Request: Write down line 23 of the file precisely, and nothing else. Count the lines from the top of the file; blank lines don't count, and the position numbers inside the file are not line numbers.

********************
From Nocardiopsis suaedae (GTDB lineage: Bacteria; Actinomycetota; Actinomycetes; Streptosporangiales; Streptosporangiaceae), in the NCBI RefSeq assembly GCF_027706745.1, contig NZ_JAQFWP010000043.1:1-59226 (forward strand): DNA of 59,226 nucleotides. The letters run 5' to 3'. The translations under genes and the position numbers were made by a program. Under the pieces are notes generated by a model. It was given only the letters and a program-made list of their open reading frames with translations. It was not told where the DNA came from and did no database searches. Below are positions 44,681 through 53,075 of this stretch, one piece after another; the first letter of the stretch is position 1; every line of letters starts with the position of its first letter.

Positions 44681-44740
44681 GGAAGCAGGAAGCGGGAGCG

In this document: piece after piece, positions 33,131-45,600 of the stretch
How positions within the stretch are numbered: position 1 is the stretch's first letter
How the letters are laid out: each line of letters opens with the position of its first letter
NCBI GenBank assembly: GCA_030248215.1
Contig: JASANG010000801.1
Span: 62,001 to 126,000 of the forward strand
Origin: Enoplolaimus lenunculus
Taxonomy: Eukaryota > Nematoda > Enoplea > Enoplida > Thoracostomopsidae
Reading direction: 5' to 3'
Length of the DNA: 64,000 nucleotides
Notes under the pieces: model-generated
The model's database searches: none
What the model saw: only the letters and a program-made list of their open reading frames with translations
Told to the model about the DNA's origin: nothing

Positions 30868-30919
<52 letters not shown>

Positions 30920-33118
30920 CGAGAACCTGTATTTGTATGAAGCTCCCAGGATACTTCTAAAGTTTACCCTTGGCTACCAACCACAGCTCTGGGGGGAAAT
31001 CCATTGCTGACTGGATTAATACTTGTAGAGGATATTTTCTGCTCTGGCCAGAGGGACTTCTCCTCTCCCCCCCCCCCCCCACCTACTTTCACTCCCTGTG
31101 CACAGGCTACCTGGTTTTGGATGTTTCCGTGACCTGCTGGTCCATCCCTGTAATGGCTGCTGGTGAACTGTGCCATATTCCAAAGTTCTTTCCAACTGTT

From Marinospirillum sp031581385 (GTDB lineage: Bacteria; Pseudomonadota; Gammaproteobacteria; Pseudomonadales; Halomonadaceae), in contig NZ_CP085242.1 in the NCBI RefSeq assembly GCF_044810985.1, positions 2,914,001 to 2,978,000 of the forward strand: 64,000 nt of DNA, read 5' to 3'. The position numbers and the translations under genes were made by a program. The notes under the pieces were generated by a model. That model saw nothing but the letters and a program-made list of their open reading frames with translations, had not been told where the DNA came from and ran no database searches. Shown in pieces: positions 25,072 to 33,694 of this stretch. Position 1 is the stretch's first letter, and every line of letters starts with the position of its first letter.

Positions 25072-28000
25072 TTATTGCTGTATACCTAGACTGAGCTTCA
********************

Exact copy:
31101 CACAGGCTACCTGGTTTTGGATGTTTCCGTGACCTGCTGGTCCATCCCTGTAATGGCTGCTGGTGAACTGTGCCATATTCCAAAGTTCTTTCCAACTGTT